Retire With a Purpose

You need a plan that allows your wealth to withstand any economic downturn while continuing to grow over time, so it doesn’t lose value to inflation.

Rules of thumb — such as your age subtracted from 100 equals how much of your investment portfolio should be in equities — are far too generic for many of today’s retirees. With life expectancies increasing and many affluent families wishing to preserve their wealth for future generations, it’s worth rethinking “the rules.”

Here are three tips to better asset allocation in retirement:

View Your Wealth in Threes

It helps to consider your wealth as falling into three different categories:

  1. Personal: Assets or cash you need to protect your current standard of living within the next three years. This category should be invested in very safe investments such as cash or fixed income with little or no risk, since it will be your safety net.
  2. Market: Assets that will help you maintain your lifestyle by keeping pace with inflation throughout your lifetime. Since you likely will not need these for several years, invest them across a range of market based assets, such as stocks and high-yield bonds.
  3. Aspirational: Assets that enhance your lifestyle, helping to create or elevate your wealth. In the future, these assets can be invested even more aggressively to be left to heirs or charity.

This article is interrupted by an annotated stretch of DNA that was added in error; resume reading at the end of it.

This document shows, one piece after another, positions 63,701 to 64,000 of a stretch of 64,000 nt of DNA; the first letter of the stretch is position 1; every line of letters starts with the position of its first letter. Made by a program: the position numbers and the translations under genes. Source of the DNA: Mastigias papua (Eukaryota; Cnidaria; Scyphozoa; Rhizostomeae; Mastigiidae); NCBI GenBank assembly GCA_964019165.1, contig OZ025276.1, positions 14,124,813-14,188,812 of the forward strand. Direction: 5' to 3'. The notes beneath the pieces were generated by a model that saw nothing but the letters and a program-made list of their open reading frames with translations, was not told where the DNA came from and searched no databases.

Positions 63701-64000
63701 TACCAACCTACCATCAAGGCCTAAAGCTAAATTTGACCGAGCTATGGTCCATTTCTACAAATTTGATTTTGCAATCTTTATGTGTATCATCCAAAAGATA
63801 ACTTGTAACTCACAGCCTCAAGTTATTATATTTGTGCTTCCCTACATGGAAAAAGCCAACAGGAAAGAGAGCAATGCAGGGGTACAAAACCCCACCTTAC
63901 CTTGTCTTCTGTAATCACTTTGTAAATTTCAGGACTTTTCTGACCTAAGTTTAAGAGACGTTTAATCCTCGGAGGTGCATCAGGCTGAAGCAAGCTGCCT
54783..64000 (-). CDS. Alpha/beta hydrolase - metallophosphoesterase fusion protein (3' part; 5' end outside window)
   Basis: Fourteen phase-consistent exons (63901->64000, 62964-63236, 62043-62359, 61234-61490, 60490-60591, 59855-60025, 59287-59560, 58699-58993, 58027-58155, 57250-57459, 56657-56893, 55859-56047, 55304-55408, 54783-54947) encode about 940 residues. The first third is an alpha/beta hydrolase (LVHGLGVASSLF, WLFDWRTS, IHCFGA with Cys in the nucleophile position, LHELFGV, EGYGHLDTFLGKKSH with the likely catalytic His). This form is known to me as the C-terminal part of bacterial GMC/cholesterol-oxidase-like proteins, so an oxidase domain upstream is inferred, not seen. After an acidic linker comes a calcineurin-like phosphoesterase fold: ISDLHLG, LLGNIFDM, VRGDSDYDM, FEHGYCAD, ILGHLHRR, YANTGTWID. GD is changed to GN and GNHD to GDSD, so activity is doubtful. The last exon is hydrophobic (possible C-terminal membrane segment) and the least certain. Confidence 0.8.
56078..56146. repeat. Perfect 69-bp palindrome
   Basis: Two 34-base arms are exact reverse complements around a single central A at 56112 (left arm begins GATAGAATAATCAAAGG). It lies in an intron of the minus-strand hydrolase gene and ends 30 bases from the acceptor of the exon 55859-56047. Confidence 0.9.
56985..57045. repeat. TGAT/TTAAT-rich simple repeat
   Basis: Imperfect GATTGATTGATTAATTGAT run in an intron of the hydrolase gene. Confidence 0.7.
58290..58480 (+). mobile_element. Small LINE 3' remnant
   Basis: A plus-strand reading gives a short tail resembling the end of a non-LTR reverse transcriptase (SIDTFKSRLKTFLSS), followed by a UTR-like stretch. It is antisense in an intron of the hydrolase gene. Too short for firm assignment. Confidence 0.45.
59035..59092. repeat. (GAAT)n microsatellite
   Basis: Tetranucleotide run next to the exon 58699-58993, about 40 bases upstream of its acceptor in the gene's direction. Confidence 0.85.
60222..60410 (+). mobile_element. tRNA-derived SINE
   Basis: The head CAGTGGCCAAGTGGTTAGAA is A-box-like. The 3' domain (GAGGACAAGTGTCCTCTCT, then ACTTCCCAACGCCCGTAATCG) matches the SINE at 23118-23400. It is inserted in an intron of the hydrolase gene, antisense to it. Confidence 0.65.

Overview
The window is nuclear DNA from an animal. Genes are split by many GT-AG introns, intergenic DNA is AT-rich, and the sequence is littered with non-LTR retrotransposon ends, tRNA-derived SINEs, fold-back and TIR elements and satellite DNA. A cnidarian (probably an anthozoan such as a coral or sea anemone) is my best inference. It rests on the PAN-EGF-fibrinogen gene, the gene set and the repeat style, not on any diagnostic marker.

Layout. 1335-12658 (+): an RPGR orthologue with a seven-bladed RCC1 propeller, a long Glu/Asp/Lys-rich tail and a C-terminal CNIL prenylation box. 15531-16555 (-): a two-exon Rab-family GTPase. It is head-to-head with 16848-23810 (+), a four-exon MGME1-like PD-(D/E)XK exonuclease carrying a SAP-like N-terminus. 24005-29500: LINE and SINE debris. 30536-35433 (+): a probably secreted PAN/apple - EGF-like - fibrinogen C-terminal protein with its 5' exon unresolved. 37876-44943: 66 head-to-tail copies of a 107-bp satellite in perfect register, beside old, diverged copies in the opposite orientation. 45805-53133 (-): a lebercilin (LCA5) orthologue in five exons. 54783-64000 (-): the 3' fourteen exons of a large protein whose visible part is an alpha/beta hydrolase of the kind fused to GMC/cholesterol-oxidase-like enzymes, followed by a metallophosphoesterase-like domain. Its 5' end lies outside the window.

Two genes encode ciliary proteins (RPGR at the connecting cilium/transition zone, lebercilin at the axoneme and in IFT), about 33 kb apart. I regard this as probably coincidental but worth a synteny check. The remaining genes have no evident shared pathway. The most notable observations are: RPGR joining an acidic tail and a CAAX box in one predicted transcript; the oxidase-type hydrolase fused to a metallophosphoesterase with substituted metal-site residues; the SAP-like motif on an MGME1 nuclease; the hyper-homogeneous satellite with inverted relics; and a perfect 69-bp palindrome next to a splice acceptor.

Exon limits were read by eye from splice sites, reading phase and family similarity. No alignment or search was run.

Think Differently About Risk

Retirees may feel nervous putting their assets into anything other than cash or certificates of deposit. But that’s risky, too: Over a 10- to 30-year retirement, ultraconservative investments may lose substantial real value to inflation. For that reason, consider allocating in a way that is likely to produce returns that outpace inflation while still maintaining your risk tolerance.

Consider Your Horizon

How conservatively or aggressively you invest in your “market” and “aspirational” categories should depend on your personal risk tolerance and expected investment horizon. Remember, you or a spouse may live into your 90s, or even past 100. Especially early in retirement, consider investing more aggressively, since you may have time to recover from any market downturn.


This information is general in nature and is not intended to be legal, tax, or financial advice. Although Regions believes this information to be accurate, it cannot ensure that it will remain up to date. Statements or opinions of individuals referenced herein are their own—not Regions'. Consult an appropriate professional concerning your specific situation and for current tax rules. Regions, the Regions logo, and the LifeGreen bike are registered trademarks of Regions Bank. The LifeGreen color is a trademark of Regions Bank.